Amy Choate-Nielsen: Ancestors' experiences might shape DNA, but choices shape legacy
Most of the stories I know about my family history are easy to tell.
Writing about how my maternal grandmother, Lenore, was a whiz in the kitchen, and my paternal grandmother, Fleeta, had wit like a whip — that’s easy. The stories about my great-grandfather who basically walked his family to Oklahoma from Texas, and my uncle who said the darnedest things as a toddler — easy. Even writing about how Fleeta battled cancer and Lenore and I butted heads is relatively easy.
But this next story is not easy for me to write.
I don’t want to think about it. I don’t want to imagine it. And knowing that it happened evokes feelings of sadness, compassion, understanding and shame in me that I’d rather not have.
But it is the truth, and therefore, it is a part of who I am.
My grandmother Lenore was the middle child of three girls. She was a sturdy girl, compared to her sickly older sister and her bubbly baby sister, but she had severe asthma her whole life.
She was born at a time that her father, my great-grandfather, really wanted a son. The fact that she was a girl was a great disappointment to him, but he made up for it by calling her “Bill.” He was angry at her a lot, my mom tells me.
He had little tolerance for his daughter’s asthma. When she couldn’t breathe and didn’t have the energy to walk across the room, he would take off his belt and beat her, my mother says. One day, when he was angry at my grandmother and whipping her with his belt, he caught sight of the violent image of himself in the mirror and was shocked. He stopped, and he vowed to my great-grandmother that he would never hit Lenore again, because if he did, he would probably kill her.
True to his word, he never beat her again, my mother says. But he never really spent time with her again, either, and a distance in their relationship remained until he died. Nevertheless, my grandmother adored him and thought he was the greatest man on earth.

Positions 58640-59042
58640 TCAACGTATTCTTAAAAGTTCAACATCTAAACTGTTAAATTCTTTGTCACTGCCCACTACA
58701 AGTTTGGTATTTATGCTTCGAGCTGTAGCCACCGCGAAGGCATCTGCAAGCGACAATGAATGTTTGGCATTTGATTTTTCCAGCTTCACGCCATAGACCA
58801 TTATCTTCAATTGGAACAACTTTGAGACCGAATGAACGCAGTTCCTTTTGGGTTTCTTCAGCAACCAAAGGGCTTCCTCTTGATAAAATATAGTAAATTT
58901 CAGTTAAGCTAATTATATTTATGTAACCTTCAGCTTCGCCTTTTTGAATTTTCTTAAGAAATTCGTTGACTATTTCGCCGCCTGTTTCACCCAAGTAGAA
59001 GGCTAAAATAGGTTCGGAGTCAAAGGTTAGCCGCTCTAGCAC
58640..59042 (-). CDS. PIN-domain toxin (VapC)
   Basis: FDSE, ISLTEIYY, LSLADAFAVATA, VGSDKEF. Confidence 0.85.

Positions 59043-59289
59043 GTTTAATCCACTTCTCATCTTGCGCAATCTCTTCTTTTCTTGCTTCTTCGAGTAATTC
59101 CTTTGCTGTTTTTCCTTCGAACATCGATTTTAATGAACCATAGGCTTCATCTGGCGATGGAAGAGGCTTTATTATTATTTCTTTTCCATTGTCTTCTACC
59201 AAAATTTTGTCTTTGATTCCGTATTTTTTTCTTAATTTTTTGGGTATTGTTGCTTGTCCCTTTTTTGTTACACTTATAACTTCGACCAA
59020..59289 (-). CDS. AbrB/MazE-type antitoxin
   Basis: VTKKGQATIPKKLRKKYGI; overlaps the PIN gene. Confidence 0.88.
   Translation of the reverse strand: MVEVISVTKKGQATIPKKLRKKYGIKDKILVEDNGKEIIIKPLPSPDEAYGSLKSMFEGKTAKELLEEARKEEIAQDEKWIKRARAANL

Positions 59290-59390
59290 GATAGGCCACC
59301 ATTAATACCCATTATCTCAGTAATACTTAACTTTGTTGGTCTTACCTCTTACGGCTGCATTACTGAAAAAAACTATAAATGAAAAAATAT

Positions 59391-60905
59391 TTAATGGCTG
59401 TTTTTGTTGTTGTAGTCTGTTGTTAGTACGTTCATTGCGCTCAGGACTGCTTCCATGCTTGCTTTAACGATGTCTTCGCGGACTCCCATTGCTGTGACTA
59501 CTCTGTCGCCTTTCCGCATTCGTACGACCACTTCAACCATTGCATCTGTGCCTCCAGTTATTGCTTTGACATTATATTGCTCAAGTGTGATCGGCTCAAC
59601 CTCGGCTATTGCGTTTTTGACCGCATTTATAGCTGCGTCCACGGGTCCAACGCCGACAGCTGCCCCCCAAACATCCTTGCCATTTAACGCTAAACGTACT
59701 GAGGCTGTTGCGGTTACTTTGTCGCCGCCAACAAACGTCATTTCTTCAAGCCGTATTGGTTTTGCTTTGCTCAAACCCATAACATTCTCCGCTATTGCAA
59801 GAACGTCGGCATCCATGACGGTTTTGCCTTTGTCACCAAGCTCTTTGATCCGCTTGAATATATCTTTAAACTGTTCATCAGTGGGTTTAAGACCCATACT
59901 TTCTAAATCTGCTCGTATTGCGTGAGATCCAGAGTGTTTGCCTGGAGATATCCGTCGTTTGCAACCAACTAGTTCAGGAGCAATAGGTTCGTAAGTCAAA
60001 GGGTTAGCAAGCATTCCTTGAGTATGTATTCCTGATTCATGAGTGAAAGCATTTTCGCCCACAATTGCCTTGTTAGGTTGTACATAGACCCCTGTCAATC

I know there are other stories about my great-grandfather that are easy to tell. They are the stories of how clever, and funny, and charming he was — and those are stories I will tell another day. Today, this is the story I think about when I think of how my grandmother’s childhood experience shaped her — and me — forever.
According to a study on epigenetics, research now shows that the experiences of our ancestors can shape who we are.
“Like silt deposited on the cogs of a finely tuned machine after the seawater of a tsunami recedes, our experiences, and those of our forebears, are never gone, even if they have been forgotten,” author Dan Hurley wrote in the May 2013 issue of Discover magazine. “They become a part of us, a molecular residue holding fast to our genetic scaffolding. The DNA remains the same, but psychological and behavioral tendencies are inherited. You might have inherited not just your grandmother’s knobby knees but also her predisposition toward depression caused by the neglect she suffered as a newborn.”
As much as I don’t like to think of my grandmother being hurt as a child, knowing her experience is valuable to me. It gives me insight into the woman I knew. It gives me understanding about what might have made her the way she was. And it gives me pause when I find myself getting angry at my own children — anger and harsh words can be equally damaging, and I don’t want to pass that on.
But mostly, knowing my grandmother’s story makes me appreciate her strength and her gift to me. It’s possible her DNA was changed, and mine, too, through her painful experiences, but I don’t know about that. What I do know is that she never hit my mother and my uncle. She changed our family’s legacy.
And that is something worth writing about.
Amy Choate-Nielsen is a full-time mom and part-time writer. She spends her days at the park and her nights at the computer. She writes about family history and her quest to understand life while learning about her deceased grandmother Fleeta.
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